Tag Archives: silk study tour

Silk Study Tour to Japan 2017

This past week has had me busy on a number of things.  I finally updated the events page here on the blog.  Sheesh. You’d think that would be a priority.  It use to be! These days with Facebook and Instagram I also list events there as well and things seem to fill anyway.  Thankfully! But I do resolve to get back to keeping it more updated.  Promise.

Also, I sent out the information on the upcoming Silk Study Tour to Japan 2017 last week.  That takes quite a bit of time.  I had promised to get that out in March but… well, things happened.  But now it is done and last night I even played around a bit with my iMovie.  Made a little trailer.  For fun.

The tour info can be found here.  Signups are ongoing and in the first week it is halfway filled with another 25% corresponding and wondering.  So if you had your eye on this trip before, better to wonder earlier than later.  We will keep a short wait list just in case.

Mata ne!

marking time

Seasons mark time like nothing else.  The visual signs all around us are unmistakable.

fall

persimmon

-the feel of the air in the morning and again in the evening. Sounds also turn the corner into fall.

And here at my desk I also must mark time.  The time that orders must ship, the time that show prep begins and materials must be sent off.  Schedules for next year are already filling in.  I do that as if I know how things will be when that time rolls around.  I laugh.  Ha!  What if?  We don’t know at all but here we are making plans.
The world seems so uncertain.

Just in case,  Richard and I are planning a new in-studio workshop (details coming), I’m planning dates for shows and other workshops in the new year.  And also a couple of trips are in the works.  I’ve been asked to coordinate two adventures in Japan next Spring. One is a private group of friends returning to the past in a way- sharing old memories and getting to know each other again in the present.  A reunion tour.  I hope to make it a very special time for all.
The other, is coordination of a short extension tour for Maggie Backman‘s Cross Culture Tour.  I have to say, when and if I get to be Maggie’s age, I hope I have her enthusiasm, energy and spunk.  This is an idea she has had for some time now.  It grew out of her love for sharing Japan, silk, and learning with others.  For quite a number of years now we have realized that while we are introducing gaijins (foreigners) to Japan through our own “Silk Road” via the Silk Study Tour to Japan, there were an equal number of Japanese who were interested in what we were doing.  And while Maggie was bringing in teachers from Japan to teach in the Silk Experience classroom at the Houston Quilt Festival and while Japanese visitors to the show were signing up for silk classes…she wondered…

-what if…? What if she organized a tour that combined US teachers and Japanese teachers and included both Japanese and American/foreign students in a bilingual workshop in Japan.  So here is what she has put together:

Cross Culture Tour to Japan

My job is to lead and coordinate the tour extension but I will also be around to lend a hand when needed during the workshop portion.  The US teachers are Katrina Walker and June Colburn.  Japanese instructors are Masako Wakayama and Noriko Endo.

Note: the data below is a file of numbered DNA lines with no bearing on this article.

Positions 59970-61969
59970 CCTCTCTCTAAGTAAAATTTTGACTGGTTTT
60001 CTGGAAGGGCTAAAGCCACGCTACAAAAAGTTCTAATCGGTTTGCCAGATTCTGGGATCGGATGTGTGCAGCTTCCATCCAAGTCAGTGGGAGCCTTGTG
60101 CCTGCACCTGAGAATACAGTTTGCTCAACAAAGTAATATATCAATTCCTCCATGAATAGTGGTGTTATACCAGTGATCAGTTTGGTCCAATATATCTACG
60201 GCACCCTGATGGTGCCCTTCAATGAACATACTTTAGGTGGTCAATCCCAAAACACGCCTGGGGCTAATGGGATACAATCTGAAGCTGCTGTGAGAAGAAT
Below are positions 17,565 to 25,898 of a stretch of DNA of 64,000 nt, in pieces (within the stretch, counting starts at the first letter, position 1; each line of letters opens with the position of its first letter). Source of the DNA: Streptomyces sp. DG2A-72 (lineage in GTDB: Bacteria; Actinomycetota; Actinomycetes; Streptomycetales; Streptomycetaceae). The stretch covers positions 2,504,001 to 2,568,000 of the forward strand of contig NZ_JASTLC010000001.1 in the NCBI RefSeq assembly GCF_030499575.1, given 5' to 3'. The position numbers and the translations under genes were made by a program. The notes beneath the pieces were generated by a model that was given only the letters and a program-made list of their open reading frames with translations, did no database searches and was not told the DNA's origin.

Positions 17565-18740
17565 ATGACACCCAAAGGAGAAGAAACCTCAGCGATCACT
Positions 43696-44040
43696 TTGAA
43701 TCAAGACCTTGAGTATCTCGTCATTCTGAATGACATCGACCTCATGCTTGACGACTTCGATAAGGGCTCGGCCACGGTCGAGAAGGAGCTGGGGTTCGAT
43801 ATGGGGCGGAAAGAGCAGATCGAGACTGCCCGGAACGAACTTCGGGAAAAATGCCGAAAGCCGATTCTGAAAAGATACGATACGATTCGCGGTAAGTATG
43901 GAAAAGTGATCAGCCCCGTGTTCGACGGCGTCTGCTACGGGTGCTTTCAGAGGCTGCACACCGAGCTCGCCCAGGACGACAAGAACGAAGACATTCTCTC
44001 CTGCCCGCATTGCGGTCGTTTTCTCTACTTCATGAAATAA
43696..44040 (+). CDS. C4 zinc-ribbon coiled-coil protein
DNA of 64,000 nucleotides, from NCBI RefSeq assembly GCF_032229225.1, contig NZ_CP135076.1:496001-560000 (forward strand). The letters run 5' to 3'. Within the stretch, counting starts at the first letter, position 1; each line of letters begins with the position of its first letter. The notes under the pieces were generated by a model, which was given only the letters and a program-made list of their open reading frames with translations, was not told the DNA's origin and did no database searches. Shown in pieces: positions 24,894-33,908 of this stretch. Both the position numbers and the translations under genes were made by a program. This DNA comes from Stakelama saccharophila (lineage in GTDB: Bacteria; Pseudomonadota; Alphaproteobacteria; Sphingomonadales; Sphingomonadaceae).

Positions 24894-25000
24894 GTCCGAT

So take a look and wonder…and imagine marking time between now and then.

summer indigo dyeing blues

I know that many of you are finally coming into your spring – with things warming up, plants budding out; gardening and planting might be on your mind.  As you get some of that done and look forward to summer are you considering some indigo dyeing?

indigo flowering 4/30/13

indigo flowering 4/30/13

If so, you might consider taking my online indigo dyeing class “Let’s Dye with Indigo“.  Now is a good time to consider starting your vat as the weather warms up.  I just started a new 40 gallon natural fermentation vat and within one week it was already producing beautiful blues.  My class consists of two parts- the 5 lesson workshop plus the student forum. Both are very informative.  You can easily jump from one to the other through links in the sidebar of each.  Four (4) types of vats are explained and maintained.  You choose which one is right for you.

adding the wetted out indigo into the new vat

adding the wetted out indigo into the new vat

Although this workshop covers 4 different vat types, continuing posts will focus on the fermentation vat. There have been a lot of things fermenting around here over this past year. Many having to do with how we go about our lives- what we add to it and what we take away from it; the marks we make, the marks we leave behind, perhaps leaving no mark at all!  Fermentation has produced many of the best things we can enjoy in life- wine, beer, miso, bread, yogurt, cheese, pickled vegetables and so much more (even compost!).

Fermentation is a cellular process that occurs in an environment lacking oxygen that converts organic matter into simpler compounds and releases energy as a result (along with the byproduct of many delicious and useful things).

Pretty cool huh?  Simplifying organic matter to create energy and other good things.  I’m gonna stick with that.   I’ll also be adding posts about growing and using indigo as well.

So let’s continue to dye indigo by fermentation this year.  Let’s Experiment. Let’s Wonder. Are you in? If so, sign up here:

Let’s Dye with Indigo-online workshop

Why should you sign up now?  For “This Week Only” (sounds like an infomercial!) I am adding in the Shibori Techniques on Silk -Self Study Online Workshop (usually sold separately for $25). The principles in the shibori techniques class can be applied to your indigo dyeing as well. This sale will be available only until this Saturday   – giving me enough time to add you into the class before the Silk Study Tour to Japan departs. So both classes for the price of the indigo class.  A sort of Sayonara Sale!

the daily dyer preview

Additionally, if you have been a part of my series the daily dyer for the past 5 months, you know we are entering the final month which will be broadcast from Japan.  Thank you to all who have participated in that little experiment- I hope you have found some of it useful or at least entertaining.  This last month should prove to be an exciting month.  I have decided to continue there as well and will be offering  two options for the daily dyer in the shop: